Town Animal Control Officer Jenny Zahler, perhaps more than anyone else on Shelter Island, has a job that is anything but routine. She has no set hours in her full-time job — she works in a division of the Police Department — and can get a call any time of day or night, 24/7.
It can be a lost dog, or a call about wild critters in houses, like a raccoon recently. When she arrived, the raccoon was standing in the middle of a grand staircase, “posing, like he was ready for a fashion shoot.”
Bats in chimneys, bats in bathrooms, bats hanging upside down on kitchen curtains, turtles in roadways, frogs found in house plants, ducks stuck in chicken coops — are all in a day’s and night’s work for the animal control officer.
Just last week she got a call about an injured goose on Crescent Beach. When she arrived, she quickly summed up the situation. “Yes, it was injured. Because an eagle was killing it.”
In the season of the turkey (on the Island that’s every season), she was asked if there had been any more sightings of a cannibal — yes — turkey. “No,” she said and seemed happy to report it. Calls had come her way a while back from several people, and Police Officer Sean Clark also weighed in, starting his conversation with Officer Zahler by saying, “You’re not going to believe this.” A turkey was eating dead members of its flock — technically “rafter” — in and around Klenawicus Airfield.
Officer Zahler went by one evening and saw the bird, chowing down on a turkey wing. She said that it was a hen, and it was stranger still that it was alone on the ground, with the rest of the rafter roosting in trees, which turkeys do at night. It was one of the most baffling things Officer Zahler had seen in her three years on the job.
Asked if there were more of the eastern wild turkeys — or, to give them their Latin due, meleagris gallopavo silvestri — on the Island this year than in past years, Officer Zahler said, cautioning that she had no scientific data, and speaking anecdotally, that it seemed the population has increased. “I mean, they’re everywhere.”
Foxes are the natural predator of turkeys, and favor turkey eggs and the young birds, but Officer Zahler said she hasn’t spotted any foxes for a while. “People have said they’ve seen them, but I haven’t,” she added.
Back in 2018, red foxes made a comeback on the Island. Although it was never entirely depleted, the Island’s fox population was drastically low for many years, with sightings of them few and far between. But then for a time, the vibrant red canine appeared to be thriving once again.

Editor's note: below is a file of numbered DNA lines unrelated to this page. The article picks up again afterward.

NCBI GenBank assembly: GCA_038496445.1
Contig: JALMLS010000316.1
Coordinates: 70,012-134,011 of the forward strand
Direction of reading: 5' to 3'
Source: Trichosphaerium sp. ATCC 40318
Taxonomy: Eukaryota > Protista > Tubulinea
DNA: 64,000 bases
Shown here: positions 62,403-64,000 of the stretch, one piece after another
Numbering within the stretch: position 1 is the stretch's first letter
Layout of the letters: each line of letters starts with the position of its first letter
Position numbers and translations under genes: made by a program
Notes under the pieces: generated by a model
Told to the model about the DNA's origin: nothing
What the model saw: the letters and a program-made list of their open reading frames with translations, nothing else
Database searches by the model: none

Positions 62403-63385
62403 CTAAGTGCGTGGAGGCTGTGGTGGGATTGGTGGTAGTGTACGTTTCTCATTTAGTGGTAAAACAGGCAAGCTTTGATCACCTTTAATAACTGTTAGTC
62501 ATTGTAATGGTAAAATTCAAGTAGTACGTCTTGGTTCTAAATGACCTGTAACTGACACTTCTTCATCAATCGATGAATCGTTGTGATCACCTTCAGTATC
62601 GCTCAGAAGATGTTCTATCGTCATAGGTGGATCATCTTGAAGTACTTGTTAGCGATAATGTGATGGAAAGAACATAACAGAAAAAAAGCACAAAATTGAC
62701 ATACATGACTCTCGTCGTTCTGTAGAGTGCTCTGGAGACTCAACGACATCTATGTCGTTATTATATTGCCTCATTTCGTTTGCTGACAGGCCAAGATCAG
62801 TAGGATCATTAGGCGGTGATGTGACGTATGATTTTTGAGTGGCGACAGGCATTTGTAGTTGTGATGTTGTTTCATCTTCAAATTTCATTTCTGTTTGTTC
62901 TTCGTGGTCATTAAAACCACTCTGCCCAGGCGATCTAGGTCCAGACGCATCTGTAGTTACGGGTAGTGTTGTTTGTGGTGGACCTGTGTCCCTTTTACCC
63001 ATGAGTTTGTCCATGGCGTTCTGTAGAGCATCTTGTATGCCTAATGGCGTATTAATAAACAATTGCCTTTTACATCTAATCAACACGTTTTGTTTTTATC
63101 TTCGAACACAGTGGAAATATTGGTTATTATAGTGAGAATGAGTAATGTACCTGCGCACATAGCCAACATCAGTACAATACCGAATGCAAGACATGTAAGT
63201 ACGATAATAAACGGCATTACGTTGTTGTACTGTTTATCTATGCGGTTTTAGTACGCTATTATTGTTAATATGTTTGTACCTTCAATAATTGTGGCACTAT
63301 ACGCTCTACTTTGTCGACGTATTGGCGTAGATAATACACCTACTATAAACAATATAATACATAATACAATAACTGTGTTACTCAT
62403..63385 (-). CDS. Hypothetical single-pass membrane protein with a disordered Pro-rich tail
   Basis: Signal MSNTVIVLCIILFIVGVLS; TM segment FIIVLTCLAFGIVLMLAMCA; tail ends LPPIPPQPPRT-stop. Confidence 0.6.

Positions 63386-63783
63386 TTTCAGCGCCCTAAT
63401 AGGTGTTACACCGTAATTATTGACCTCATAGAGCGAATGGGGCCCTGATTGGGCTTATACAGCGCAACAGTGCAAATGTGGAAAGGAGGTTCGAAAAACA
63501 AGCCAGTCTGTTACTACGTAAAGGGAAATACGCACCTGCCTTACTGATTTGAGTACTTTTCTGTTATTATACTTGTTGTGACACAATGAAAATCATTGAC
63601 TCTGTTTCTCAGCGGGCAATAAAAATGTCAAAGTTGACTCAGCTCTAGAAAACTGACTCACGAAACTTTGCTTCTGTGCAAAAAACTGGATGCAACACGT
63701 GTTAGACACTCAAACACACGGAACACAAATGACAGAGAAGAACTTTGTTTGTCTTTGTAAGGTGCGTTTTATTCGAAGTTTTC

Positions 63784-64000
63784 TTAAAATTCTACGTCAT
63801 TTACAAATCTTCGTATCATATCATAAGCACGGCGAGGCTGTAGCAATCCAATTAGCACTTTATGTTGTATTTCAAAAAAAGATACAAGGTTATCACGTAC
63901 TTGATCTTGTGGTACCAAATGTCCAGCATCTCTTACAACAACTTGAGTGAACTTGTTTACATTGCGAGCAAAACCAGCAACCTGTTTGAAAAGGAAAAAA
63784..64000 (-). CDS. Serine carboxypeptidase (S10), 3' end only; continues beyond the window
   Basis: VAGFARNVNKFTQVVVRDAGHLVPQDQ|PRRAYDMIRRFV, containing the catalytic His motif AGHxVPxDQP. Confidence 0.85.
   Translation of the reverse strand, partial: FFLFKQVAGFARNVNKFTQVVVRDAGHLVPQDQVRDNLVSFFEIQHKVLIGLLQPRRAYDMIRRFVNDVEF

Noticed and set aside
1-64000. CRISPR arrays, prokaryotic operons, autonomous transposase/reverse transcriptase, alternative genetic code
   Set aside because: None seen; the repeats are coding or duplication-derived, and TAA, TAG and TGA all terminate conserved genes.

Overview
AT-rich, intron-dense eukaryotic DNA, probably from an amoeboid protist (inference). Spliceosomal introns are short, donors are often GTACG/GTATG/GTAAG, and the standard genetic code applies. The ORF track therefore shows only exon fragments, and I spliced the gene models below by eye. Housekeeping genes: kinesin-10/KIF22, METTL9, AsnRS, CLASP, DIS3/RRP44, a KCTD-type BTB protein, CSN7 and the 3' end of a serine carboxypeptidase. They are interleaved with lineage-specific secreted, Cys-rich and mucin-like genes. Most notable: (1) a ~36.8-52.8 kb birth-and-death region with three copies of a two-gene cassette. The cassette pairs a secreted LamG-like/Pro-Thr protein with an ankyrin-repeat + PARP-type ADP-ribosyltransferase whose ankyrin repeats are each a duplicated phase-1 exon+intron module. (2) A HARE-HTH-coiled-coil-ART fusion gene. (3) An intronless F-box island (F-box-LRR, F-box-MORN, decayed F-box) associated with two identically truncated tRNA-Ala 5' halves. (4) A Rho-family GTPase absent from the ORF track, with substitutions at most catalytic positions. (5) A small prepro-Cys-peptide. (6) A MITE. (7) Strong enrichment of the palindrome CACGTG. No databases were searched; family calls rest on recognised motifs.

That spring, five years ago the resurgence of the red fox, a.k.a. Vulpes vulpes, came on the heels of nearly a decade-long decline in their numbers, due to their susceptibility to mange, a disease caused by the mite Sarcoptes scabei.
But the fox population is cyclical and maybe nature’s cycle is spinning, so the turkeys are safe for now, although the future could become perilous for large flocks.
And there is another predator, however, that’s cutting into the turkey population. “People,” Officer Zahler said. One routine in a job, as said, that is almost always changing, is picking up dead or injured turkeys struck by cars.
“What’s so urgent?” Officer Zahler asked. “Is it really such a big deal to slow down or stop for 10 or 20 seconds? There’s always another ferry.”
If not hit by a car, a disease called avian pox takes its toll on turkeys, Officer Zahler said. Often transmitted by mosquitoes, she said, the birds are more affected in warmer weather or during particularly rainy stretches.
Some birds recover, but when she spots turkeys with large, dripping pustules — “Really gross” — she euthanizes them.
It’s the rare Islander who doesn’t enjoy the sight of these comedians of the avian world. They look clumsy, but they can fly, and when they take wing they’re as graceful as any bird, sometimes reaching speeds up to 50 miles an hour.
But they’re most content being earthbound, strolling around with the could-care-less attitude of bored aristocrats. They can also transform themselves in a flash into completely different beings, flaring out their feathers and changing the color of their fleshy necks to blue, gray or, being an American species, red, white and blue.
The toms preen like this when they’re scared or angry or looking for love. Though they look comic, the birds can get aggressive during mating season. So, the way to treat all wild animals, as Officer Zahler said, is to let them be.
One of the most difficult parts of her job, she said, is people having no understanding of wildlife. “People think wildlife make good pets,” she said. “No, they do not make good pets.”
Bringing that box turtle or adorable bunny home will only hurt them, and cause problems for the would-be owners. “You can’t replicate a wild animal’s environment,” she added.
And if you think it’s a good idea to get rid of what you consider a pest by yourself, or handling any wild creature, think again. Call a professional: 631-749-5771, or email [email protected]. She’ll answer the call.